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Jean Paul Samputu

SamputuJean Paul Samputu

 

“This man has a great future!” -Chris Nickson, All-Music Guide

 

“Samputu is an extraordinary gift!” -Jennifer Pickering, Lake Eden Arts Festival

 

Jean Paul Samptutu has established himself as one of the most prominent African artists on the world stage. A winner of the prestigious Kora Award (the “African Grammy”) in 2003, Samputu travels the world as a cultural ambassador for Rwanda, bringing to his audiences not only traditional African singing, dancing and drumming, but also a message of peace and reconciliation. A survivor of the genocide in Rwanda, Samputu takes us to the most positive place of humanity through his sprit and graciousness. More than a talented and inspiring musician, Samputu is a model for anyone who wants to make a difference in this world today.

 

Born in Rwanda in 1962, Samputu began singing in 1977 in a church choir, and was influenced by tradition; and contemporary music, including Stevie Wonder, Bob Marley, Jimmy Cliff, and Lionel Richie. After winning the Kora Award for Best African Traditional Artist in 2003, he arrived in the US in 2004 for Ten Years Remembering, an event commemorating the 10th anniversary of the genocide in Rwanda. He continues his efforts to educate young people about genocide through panel discussions and forums at colleges and universities across the country. Samputu has been honored with the opportunity to share his message and his music at The National Civil Rights Museum for the 2005 Freedom Awards, where he performed in front of honorees Oprah Winfrey and Ruby Dee, as well as the ceremony’s host, Golden Globe Award winner Angela Bassett. He is one of only two Africa artists to perform for the World CultureOpen at the Lincoln Center in New York, and has also performed for UN High Commisioner for Refugees for World Refugees Day. OTher performances include Duke University, as part of Duke’s prestigious Performance Series, the Lake Eden Arts Festival (LEAF) in North Carolina, Pace University and Pace Law Schoolm and many other universities, churches, schools, and communities.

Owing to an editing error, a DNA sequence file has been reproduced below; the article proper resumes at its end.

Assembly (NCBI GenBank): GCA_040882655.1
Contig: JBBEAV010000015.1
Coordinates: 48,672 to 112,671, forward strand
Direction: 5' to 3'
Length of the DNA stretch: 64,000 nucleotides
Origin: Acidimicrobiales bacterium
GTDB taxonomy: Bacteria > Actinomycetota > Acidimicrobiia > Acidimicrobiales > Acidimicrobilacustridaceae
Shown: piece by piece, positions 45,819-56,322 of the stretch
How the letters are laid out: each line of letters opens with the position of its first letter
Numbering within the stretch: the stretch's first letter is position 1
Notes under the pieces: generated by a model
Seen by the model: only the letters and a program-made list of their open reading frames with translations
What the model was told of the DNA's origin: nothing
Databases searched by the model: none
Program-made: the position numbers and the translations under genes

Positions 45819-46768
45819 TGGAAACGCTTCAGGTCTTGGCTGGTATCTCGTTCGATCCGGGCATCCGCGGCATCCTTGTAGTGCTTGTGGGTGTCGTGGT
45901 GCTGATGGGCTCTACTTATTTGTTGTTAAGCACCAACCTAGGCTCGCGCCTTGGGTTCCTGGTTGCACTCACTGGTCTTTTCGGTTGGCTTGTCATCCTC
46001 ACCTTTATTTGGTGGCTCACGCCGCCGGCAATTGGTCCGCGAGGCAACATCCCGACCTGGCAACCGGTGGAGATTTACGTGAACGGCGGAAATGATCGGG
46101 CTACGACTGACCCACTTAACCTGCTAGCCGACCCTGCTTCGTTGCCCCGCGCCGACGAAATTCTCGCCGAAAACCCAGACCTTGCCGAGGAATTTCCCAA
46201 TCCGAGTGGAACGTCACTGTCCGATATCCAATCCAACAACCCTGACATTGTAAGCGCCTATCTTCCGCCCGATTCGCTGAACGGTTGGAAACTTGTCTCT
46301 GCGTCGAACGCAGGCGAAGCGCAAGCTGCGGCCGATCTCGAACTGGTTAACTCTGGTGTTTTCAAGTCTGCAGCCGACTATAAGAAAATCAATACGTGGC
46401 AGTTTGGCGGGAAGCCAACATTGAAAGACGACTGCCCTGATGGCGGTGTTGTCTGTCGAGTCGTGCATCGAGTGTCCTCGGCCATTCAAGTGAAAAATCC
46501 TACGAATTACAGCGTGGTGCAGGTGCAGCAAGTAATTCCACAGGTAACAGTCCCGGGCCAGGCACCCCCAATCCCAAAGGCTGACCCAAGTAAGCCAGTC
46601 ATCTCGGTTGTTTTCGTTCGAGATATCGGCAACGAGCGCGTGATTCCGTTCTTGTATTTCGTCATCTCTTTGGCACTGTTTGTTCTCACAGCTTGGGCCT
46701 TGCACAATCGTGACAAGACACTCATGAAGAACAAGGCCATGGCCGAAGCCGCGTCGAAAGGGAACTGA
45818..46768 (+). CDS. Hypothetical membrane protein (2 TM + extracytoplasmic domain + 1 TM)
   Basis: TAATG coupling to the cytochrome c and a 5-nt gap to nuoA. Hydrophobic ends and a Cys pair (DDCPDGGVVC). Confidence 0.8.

Samputu sings in six languages and in styles ranging from soukous, and rhumba to traditional Rwandan ⅝, Afrobeat, pygmy, and gospel. With his dance troupe Ingeli, he captivated audiences of all ages. He has performed for the UN High Commissioner for Refugees, at the National Museum of Civil Rights Freedom Awards, and at many colleges, universities, festivals, churches, and communities around the world.

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